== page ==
The Burnett County Sheriff's Department first saw the place Aug. 17 after getting a call about the conditions of his home and the animals, but were unable to locate Mardell and see through the windows because they were boarded up.

The following day, Mardell took a stray dog from Frederic back to his house, causing the Burnett County Sheriff’s Department to request an inspection warrant. It matched the description of a missing dog, reported Aug. 15 from the Frederic Police Department Aug. 15.

They returned to the house Aug. 19 and heard animals on the property. Deputy Julie Turner said described the smell outside as an “over-powering, obnoxious feces smell.”

Mardell pulled in with the stray dog after they began searching for any entryway to the house. He told deputies that he had been living in his van so that the animals could be in the house. After looking at the inside, deputies called in Health and Human Services to look at the house, where they deemed it unacceptable for human habitation.

Inside, it was a huge mess with garbage, junk and animal food everywhere. Anywhere she walked something was full of urine, feces or both. “The garage and the house were bad, with the exception of one bedroom, where one of the animals tried scratching their way out,” she said. “The bathroom was the worst.”

Now the county health department is sending an inspector to check the structural damage outside of the house due to urine and feces soaking in. The inspector will then make an estimate of how much it will cost to fix it and compare it to the actual worth. Turner said the house was fine five years ago.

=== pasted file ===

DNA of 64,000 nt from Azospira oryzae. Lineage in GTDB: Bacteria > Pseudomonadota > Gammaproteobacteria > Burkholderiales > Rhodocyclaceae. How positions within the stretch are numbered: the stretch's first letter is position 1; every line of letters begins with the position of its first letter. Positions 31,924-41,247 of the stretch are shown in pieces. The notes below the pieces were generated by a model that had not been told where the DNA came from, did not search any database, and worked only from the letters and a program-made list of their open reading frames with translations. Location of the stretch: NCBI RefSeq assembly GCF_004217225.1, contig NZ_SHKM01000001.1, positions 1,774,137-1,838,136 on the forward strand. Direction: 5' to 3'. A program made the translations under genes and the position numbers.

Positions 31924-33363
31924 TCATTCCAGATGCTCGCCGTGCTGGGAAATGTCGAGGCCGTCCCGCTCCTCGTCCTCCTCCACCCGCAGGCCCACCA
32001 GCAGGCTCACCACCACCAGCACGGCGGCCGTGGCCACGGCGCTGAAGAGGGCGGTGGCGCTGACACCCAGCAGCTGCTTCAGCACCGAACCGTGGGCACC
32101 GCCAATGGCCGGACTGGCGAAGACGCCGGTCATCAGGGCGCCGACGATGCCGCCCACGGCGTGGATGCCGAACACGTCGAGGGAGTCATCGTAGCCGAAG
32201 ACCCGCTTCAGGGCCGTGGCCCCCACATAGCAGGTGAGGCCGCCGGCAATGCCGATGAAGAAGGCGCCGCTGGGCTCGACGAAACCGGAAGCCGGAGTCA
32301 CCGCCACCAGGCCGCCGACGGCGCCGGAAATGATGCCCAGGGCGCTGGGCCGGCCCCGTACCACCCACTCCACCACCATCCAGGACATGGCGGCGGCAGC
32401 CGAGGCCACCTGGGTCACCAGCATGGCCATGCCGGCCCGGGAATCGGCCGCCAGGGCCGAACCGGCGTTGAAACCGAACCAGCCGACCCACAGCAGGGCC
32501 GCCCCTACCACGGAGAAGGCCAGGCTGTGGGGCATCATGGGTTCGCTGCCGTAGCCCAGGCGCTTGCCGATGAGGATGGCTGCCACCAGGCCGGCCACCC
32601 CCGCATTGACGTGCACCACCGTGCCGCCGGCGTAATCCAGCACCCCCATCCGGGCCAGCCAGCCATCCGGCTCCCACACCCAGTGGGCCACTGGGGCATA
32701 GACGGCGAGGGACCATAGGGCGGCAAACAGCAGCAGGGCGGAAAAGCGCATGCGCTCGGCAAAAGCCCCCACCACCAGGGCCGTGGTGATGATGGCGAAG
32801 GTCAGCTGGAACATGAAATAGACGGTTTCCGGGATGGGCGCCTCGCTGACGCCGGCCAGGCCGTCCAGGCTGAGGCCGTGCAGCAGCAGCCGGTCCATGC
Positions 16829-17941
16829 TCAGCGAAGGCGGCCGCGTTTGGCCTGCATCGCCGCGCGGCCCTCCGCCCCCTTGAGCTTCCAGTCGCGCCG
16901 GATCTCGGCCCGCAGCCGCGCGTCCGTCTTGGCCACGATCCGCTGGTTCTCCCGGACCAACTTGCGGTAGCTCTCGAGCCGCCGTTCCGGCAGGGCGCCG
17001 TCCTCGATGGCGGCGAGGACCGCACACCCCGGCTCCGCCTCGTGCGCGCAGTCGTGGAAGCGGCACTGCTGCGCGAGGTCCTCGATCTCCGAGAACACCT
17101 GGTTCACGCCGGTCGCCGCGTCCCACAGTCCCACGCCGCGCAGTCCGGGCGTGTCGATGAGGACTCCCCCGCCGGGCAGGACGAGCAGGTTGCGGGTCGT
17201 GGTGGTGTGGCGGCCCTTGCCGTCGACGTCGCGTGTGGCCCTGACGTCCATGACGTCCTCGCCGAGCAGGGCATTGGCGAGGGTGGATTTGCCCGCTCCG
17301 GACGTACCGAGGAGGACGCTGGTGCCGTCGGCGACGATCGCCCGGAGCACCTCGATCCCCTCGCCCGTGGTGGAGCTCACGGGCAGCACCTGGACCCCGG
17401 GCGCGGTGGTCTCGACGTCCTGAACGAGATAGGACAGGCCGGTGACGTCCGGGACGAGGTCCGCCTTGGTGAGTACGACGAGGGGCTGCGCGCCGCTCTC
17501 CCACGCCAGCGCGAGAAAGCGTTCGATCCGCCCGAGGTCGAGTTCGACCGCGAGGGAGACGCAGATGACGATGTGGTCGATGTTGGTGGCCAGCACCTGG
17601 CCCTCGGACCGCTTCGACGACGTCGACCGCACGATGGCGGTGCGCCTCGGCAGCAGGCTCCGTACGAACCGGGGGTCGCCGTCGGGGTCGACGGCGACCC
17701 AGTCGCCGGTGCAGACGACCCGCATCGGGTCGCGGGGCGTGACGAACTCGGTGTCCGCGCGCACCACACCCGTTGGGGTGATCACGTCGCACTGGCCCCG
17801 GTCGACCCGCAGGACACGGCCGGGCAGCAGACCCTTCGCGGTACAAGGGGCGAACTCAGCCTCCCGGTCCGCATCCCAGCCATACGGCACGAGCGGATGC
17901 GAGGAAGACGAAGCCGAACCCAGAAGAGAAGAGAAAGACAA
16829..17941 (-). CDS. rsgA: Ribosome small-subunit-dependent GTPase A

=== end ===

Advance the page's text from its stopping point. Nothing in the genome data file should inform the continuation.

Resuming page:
Turner said Mardell didn’t mind getting arrested, but he was sad saying, “don’t take my animals away.” Mardell was showing some form of mental illness because he hoards so many things that he doesn’t get rid of them. Turner said hoarders don’t realize they’re not only hurting themselves but everything around them.

The animals, in the meantime, will be held at the Humane Society until seizure review, which Mardell will now have to request in court. He has until Aug. 29 to do so. But Turner said the ultimate goal in this is that he never be allowed to own another animal again, based on the living conditions.

Hoarding approximately 160 rabbits
St. Anthony, MN (US)
Date: Aug 9, 2004

Classification: Hoarding
Disposition: Not Charged
Person of Interest: Cathy Tarnowski

Responding to a complaint from a neighbor, authorities removed about 160 domestic rabbits - some dead and some alive - from a home and condemned the brick rambler as uninhabitable. "I just wanted them to be able to live their life out, and I made a mess again. It just got out of hand. I'm not a bad person," Cathy Tarnowski said Monday, fighting back tears as firefighters piled the kennels of rabbits on her front yard.

Just five years ago, Tarnowski was found to have sheltered hundreds of living and frozen rabbits.

In August 1999, police summoned firefighters, humane society and Hennepin County Community Health workers to Tarnowski's home. It took more than seven hours to remove more than 400 rabbits, nearly a fourth of them dead. Smaller numbers had been found in her home each of the previous two years, authorities said.